Voice should align with a brand’s existing identity and experiences
Ladies and gentleman, we have a bonafide "new" channel. From assistants on our phones to virtual assistants in our cars to smart speakers in our home, Voice technology is here to stay.
The rise of Voice is bringing back the power of spoken word and storytelling. However, we need to be sure someone will want to listen to that story. We also need to make sure that the story we are telling via our Voice apps aligns with the story we are telling in all our other channels. Otherwise, we will miss out on the power of Voice and work against ourselves.
Content strategy is the practice of planning for the creation, delivery, and governance of useful, useable, effective content.1
Content strategy successfully unifies traditional and online channels while allowing for the differences of those channels. It creates the connective tissue that connects a Voice experience to a brand while giving priority to delivering the right information at the right time to the user.
If there is one thing we have learned with the evolution of the digital world, it’s that a user's information needs don't change because of the interface or device. The nature of their interaction, however, does change and that is amplified with Voice.
In addition, to quote Heidi Culbertson, most brands already have a brand experience its customers recognize so Voice experiences are really a matter of extending that same experience into another venue using Voice.
In the context of the content strategy for Voice, there are two areas of opportunity for where it can help facilitate the meeting of user needs and the consistent extension of a brand's identity and experience:
1) The methods and strategies by which we deliver instructions and information important to our user while reinforcing a specific personality or brand
2) The guidelines and rules we follow to ensure consistency, clarity, and usability for a user to engage with a Voice skill.
Regardless of delivery channel, our goal is always to deliver useful and usable information. Useful is what gives our content value to a user because it either meets a need or helps complete a task. Usable refers to being easily understood and navigated. Both are critical for a successful Voice skill.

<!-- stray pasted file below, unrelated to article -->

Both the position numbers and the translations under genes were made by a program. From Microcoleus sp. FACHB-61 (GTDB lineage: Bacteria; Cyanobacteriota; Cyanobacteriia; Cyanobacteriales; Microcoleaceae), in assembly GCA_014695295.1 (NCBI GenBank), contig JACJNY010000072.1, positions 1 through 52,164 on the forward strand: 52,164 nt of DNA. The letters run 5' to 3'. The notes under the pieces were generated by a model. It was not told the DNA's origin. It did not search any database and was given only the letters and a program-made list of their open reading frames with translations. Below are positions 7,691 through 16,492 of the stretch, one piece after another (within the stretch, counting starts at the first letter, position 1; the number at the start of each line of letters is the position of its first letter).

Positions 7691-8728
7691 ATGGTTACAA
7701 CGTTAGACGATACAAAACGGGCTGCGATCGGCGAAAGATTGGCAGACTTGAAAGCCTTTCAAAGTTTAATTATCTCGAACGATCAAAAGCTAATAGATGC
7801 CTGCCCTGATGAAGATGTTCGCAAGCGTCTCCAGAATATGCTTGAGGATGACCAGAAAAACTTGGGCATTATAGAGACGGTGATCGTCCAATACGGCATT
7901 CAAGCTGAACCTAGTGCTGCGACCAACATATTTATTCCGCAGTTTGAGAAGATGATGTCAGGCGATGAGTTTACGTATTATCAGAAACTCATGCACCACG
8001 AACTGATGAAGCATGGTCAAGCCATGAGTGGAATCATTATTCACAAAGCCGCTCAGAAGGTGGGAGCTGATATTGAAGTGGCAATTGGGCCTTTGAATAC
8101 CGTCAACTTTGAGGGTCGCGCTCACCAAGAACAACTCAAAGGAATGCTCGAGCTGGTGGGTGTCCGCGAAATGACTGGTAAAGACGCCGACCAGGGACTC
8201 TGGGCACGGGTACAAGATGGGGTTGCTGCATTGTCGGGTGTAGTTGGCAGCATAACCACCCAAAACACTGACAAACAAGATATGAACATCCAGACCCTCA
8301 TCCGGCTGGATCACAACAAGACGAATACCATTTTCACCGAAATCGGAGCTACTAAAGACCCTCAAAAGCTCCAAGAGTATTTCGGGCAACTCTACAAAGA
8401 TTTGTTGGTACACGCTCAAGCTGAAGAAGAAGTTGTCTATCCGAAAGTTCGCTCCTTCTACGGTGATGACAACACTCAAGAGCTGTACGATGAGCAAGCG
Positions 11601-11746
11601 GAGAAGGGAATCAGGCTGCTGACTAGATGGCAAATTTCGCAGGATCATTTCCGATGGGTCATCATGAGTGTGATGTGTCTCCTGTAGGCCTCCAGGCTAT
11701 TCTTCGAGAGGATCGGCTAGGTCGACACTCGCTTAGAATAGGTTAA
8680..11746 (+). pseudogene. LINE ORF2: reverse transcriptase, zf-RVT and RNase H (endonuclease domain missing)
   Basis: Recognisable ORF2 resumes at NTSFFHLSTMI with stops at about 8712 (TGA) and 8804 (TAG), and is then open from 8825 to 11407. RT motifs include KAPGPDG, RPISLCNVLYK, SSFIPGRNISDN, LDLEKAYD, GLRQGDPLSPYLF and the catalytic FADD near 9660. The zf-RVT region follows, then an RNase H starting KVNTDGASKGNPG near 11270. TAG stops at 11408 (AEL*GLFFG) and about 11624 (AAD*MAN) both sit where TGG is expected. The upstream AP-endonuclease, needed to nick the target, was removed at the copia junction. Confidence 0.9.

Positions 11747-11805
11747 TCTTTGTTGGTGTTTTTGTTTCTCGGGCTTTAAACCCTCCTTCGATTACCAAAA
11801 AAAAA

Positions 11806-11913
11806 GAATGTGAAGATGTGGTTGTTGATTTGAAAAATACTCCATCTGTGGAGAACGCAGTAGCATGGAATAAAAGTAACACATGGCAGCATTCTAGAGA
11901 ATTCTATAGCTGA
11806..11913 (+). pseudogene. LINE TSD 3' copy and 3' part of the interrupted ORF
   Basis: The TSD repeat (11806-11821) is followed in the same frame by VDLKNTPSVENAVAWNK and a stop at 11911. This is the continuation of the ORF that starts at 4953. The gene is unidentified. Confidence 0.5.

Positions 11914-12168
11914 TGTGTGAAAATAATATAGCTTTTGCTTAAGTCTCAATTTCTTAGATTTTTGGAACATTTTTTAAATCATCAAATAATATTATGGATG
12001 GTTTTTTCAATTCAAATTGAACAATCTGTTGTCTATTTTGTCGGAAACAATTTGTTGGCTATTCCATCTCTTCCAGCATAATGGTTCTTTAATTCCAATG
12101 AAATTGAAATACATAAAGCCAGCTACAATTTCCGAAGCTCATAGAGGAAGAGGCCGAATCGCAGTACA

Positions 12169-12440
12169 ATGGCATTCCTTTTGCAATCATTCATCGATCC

Voice enables us to directly and efficiently answer an audience's top tasks and need and customer journey questions.
Content mapping and top task exercises help identify what questions and information needs our audience has. In turn, that helps us identify the most compelling use cases for Voice. This also aligns skills to the phases of an audience's journey which can help an organization prioritize its efforts.
Using content inventories we can catalog all of the available content. When we go a step further and move into a content audit, the quality of the content is evaluated. Both are incredibly helpful during the planning and design of a Voice experience because they can provide the baseline information needed to begin the process.
Language audits and ontology studies can help inform how a skill's instructions and commands should be worded. We can weave our story into the cloth of a skill using language as our thread. How we answer the questions our audience has should always be guided by our overarching content strategy.
Much of the existing brand experience and audits help inform the guidelines which then lead into the important topic of governance. Governance is the system that enables repeatable and consistent content. This is key when multiple content creators are involved. It also identifies decision makers when there is a question so they can be resolved quickly and confidently.
Governance and guidelines empower teams because they take away ambiguity, leaving them to focus on delivering clear content for their users. Style guides not only establish personality and word choice, they also set standards (like how to handle accessibility or inclusive language). This is the backbone of a content creation process because it ensures the consistency audiences expect from a brand across channels. Voice content is not an exception.
Branding is a key part of today’s customer experiences. Branding guides many aspects of voice and tone and even how something is delivered. Voice brings a new dimension to a brand because it evolves voice and tone from figurative terms to literal ones. However, how strongly a brand or brand icon is tied to a Voice experience depends on many considerations.
Tread carefully when considering adding voice to a long-established brand icon. If Voice is a new, unexpected space for your icon or perhaps the first time your icon will have an actual voice, it may make more sense to take a complementary approach that co-exists with that icon. Regardless of the direction you choose, make sure your branding doesn’t get in the way of a user being able to accomplish their task or getting the information they need
Our audiences live in a multi-channel world but expect a unified customer experience. Content strategy makes that unity possible. Tools content strategists already use can inform and guide Voice professionals as they create Voice experiences. Brand plays a role in Voice but it’s critical that in any valuable experience, brand does not get in the way of the user.
Susan Westwater is the CEO and co-founder of Pragmatic and an expert in advising innovative brands on Voice and conversational AI. With 20+ years of experience in top tier agencies and corporate, she helps clients expand their brands into conversational experiences. She is an expert on Voice, conversational AI, and emerging technologies in marketing and business strategy and has published works on the topic. She is an Ambassador of the Open Voice Network, an instructor at the AI Academy for Marketers, and co-author of "Voice Strategy" and "Voice Marketing" (2023).